I fully support in vitro fertilization. It's given thousands of infertile couples the opportunity to have a child who otherwise would not have been able to.

CAVUTO: But, Congressman, how do you know that it's not the start of a slippery slope and that the research and the benefits you're getting from that research are coming from what were in fact discarded embryos?

LANGEVIN: Well, that's exactly what would happen. In the vitro fertilization process, more embryos are created than are actually going to be used, unfortunately.

Many of those embryos are going to be discarded. And rather than seeing them be discarded, I'd rather see some useful benefit come to mankind through stem cell research, so that we could find cures for these various conditions and diseases, such as Alzheimer's or Parkinson's, ALS, cancer, or juvenile diabetes or even spinal cord injuries.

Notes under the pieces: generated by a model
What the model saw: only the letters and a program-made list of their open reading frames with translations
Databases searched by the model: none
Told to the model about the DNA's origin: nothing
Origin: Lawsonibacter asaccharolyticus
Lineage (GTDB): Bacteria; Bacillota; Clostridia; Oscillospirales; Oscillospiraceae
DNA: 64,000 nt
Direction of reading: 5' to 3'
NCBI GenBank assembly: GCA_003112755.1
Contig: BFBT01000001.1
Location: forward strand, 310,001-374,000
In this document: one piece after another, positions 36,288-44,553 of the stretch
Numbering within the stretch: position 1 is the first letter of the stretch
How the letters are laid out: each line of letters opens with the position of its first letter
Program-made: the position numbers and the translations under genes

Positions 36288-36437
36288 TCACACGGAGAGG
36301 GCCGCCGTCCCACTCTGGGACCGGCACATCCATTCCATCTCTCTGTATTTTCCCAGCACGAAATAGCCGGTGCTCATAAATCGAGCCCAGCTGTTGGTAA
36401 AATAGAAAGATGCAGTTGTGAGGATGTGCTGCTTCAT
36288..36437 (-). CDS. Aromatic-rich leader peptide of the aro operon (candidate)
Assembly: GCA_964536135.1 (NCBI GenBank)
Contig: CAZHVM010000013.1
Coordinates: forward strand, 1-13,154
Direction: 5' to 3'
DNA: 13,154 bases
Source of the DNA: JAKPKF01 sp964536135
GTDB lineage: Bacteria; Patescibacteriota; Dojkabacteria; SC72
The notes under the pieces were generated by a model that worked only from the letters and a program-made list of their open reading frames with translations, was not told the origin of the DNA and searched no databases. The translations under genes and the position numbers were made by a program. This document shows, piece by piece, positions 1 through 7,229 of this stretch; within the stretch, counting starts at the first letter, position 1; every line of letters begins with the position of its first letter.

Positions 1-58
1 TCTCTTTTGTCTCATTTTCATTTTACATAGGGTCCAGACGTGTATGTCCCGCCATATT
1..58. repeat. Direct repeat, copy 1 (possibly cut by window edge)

Stem cell research, according to researchers and people in the medical field, will fundamentally change the face of medicine over the course of the next decade. And the United States should be leading this effort, not following.

CAVUTO: Let me ask you, Congressman, there are those who are going to listen to what's going on here. And you certainly have a vested interest in this plight. You have suffered for years and done very meritorious public service, despite your affliction. But they're going to say, the congressman is in this to help itself. How do you respond to that?

LANGEVIN: Well, clearly, this could benefit people with spinal cord injuries.

But this is not about Jim Langevin. It's about the millions of other people as well around the world and in America here at home who could potentially benefit from this research, that there are millions of people that are suffering with Parkinson's or Alzheimer's, juvenile diabetes, cancer, spinal cord injuries.

And stem cell research could offer them great hope. I believe one day that I will walk again. And it could come from a variety of different ways, different research that's going on. But one of the most promising fields is the area of stem cell research.